That would be Generation Z, the first generation that will have matured in the age of the Internet. Generation Z grew up on faster connections, smarter phones, and the expectation that news is available at a moment’s notice via social media. And if you’re interested in employing young people at your business, it helps to know what Generation Z will expect in the workplace. According to Forbes, the attitudes of Generation Z are pragmatic and results-oriented, partially thanks to the experience of the Great Recession.
Fusing Markets—and Old Businesses Meeting New
Last year, Amazon made waves when it purchased Whole Foods, broadcasting an increased interest in the physical presence of retail. Walmart, a traditional retail store, has amped up its online efforts in recent years to compete with Amazon.
This fusion of old-school retail with new-school digital shopping will drive competition even in the sector of small business. Thanks to the services offered by these behemoths, 2018’s small businesses will be expected to:
- Have a mobile-friendly site with fully responsive features, including online ordering and easy shipping. Remember: you’re not competing in a vacuum. Online, you compete with everyone—including the big companies.
- Market more effectively. Now that cookies have made it possible for advertisers to specifically target customers when they browse certain items, you’ll be expected to make a customized pitch before many customers are done with their order. This is possible through Sponsored Search, but the platforms are always changing. A small business always has to keep up.
- Build long-term relationships with customers. Brand loyalty is still a thing. If you can earn it with effective digital access to your small business’s products and services, that’s great. But customer retention will be just as important as ever in this dynamic environment.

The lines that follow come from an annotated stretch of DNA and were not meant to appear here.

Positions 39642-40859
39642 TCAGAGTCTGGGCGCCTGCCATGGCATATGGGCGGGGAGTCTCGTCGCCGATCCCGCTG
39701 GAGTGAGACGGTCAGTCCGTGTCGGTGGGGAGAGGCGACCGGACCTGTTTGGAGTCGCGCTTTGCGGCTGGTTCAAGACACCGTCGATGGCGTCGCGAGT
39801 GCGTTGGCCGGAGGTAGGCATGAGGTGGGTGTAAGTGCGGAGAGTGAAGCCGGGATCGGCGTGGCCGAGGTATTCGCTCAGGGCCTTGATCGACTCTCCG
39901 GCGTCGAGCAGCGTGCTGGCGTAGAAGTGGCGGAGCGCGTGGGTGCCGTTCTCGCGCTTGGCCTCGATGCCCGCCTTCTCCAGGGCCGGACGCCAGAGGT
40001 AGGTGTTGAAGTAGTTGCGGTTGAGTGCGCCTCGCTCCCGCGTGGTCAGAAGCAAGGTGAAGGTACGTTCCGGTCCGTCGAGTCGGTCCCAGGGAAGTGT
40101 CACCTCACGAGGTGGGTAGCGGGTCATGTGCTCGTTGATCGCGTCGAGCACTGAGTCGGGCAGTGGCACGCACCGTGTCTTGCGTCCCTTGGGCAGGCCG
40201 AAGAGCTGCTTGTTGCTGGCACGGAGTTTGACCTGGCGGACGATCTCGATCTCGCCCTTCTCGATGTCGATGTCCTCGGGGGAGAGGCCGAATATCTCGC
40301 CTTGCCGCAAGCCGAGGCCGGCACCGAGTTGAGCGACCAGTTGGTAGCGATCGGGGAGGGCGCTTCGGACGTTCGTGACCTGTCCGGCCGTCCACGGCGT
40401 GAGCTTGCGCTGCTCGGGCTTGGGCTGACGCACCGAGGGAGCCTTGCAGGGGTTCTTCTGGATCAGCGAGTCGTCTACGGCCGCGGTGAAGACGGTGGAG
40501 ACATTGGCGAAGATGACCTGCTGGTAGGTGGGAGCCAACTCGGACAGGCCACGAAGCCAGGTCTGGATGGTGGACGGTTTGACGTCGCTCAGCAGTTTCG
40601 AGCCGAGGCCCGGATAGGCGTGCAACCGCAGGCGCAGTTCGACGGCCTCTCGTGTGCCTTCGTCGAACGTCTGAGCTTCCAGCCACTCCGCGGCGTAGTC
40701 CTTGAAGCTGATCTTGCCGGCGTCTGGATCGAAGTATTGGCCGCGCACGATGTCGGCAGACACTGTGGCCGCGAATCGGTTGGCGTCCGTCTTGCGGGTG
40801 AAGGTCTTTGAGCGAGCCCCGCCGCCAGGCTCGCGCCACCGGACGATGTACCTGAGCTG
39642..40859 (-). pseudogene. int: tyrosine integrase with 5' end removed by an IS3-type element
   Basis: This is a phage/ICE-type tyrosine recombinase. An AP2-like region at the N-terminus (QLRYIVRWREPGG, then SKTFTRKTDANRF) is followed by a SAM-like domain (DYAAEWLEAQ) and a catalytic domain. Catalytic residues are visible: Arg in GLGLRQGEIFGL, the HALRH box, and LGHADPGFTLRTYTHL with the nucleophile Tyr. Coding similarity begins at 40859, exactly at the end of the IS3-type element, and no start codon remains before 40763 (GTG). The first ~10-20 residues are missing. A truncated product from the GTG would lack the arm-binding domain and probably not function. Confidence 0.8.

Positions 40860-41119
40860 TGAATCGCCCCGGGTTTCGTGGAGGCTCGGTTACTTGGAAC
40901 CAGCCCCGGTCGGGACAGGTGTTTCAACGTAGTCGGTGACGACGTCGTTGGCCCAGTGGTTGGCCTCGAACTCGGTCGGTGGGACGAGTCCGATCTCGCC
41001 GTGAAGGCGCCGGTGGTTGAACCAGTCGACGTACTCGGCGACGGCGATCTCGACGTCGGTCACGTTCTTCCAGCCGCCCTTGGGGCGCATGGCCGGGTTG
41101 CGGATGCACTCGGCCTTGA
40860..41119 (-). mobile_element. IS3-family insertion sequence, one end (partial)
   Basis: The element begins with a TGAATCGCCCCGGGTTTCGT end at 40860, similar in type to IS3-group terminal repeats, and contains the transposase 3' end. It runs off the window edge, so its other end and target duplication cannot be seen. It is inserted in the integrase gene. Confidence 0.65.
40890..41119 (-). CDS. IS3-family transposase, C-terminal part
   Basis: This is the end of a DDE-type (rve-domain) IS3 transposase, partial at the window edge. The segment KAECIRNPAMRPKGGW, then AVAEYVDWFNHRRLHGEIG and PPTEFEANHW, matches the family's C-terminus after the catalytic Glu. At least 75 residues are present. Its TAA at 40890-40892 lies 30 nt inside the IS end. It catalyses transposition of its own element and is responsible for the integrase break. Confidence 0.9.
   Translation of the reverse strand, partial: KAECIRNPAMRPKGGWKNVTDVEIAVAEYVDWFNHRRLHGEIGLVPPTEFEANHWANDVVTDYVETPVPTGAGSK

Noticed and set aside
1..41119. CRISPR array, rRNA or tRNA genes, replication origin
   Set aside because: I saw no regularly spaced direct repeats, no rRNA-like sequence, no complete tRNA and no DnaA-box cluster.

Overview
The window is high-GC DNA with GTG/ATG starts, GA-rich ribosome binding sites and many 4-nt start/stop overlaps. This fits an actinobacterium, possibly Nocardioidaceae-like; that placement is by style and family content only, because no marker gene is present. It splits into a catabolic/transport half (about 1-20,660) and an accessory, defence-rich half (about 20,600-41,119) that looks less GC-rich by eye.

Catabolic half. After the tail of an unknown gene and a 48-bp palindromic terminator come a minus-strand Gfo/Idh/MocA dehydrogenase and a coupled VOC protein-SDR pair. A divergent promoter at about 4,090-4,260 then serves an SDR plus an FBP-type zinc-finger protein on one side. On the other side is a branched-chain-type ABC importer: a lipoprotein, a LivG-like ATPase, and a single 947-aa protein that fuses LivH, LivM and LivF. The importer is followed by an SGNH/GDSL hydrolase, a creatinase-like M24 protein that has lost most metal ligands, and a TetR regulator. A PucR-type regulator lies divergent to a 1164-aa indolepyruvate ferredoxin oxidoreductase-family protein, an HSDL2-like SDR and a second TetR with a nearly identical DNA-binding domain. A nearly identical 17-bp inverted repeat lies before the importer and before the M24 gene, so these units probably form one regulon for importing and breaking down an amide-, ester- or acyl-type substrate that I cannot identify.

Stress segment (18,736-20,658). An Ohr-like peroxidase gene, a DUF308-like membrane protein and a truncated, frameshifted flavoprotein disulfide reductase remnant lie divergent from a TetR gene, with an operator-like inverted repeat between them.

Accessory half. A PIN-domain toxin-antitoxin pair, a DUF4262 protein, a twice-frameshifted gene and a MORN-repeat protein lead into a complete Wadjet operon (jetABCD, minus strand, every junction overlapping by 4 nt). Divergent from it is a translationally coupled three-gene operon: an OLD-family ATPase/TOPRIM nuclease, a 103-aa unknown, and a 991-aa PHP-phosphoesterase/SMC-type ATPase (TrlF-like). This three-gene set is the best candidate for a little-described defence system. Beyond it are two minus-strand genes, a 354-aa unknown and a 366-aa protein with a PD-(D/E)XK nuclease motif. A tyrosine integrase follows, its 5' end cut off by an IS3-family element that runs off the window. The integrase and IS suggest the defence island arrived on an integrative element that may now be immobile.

Employment in the Cloud
Cloud-based software makes it possible to host a remote team of digital workers—an advantage for any small business. But given the “gig” nature of today’s economy (thanks to services like Uber and online freelancing), many aspiring workers are looking for what amounts to cloud-based employment.
Running a small business means you’ll have to hire people occasionally. If you want to hire the right people, you’ll have to compete with the benefits of what some might call “cloud employment,” which includes:
- Remote working. Many jobs offer telecommuting—but there might come a day when telecommuting from a home office is expected, not just a bonus.
- Benefits. Health insurance, retirement benefits, etc.—these are the perks of working full-time for a company. If you don’t offer those perks, cloud-based employment is a more enticing alternative.
- Scheduling. A “gig” worker can set their own hours, and the 40-hour workweek is a product of 20th century thinking. Today’s work is adaptable, which means small businesses will have to be just the same.
No matter what the trends of 2018 end up being, it’s important to keep your finger on the pulse of the world of small business. Continue to read headlines, talk to other small business owners, and follow social media as the new year develops. You’ll be glad you did.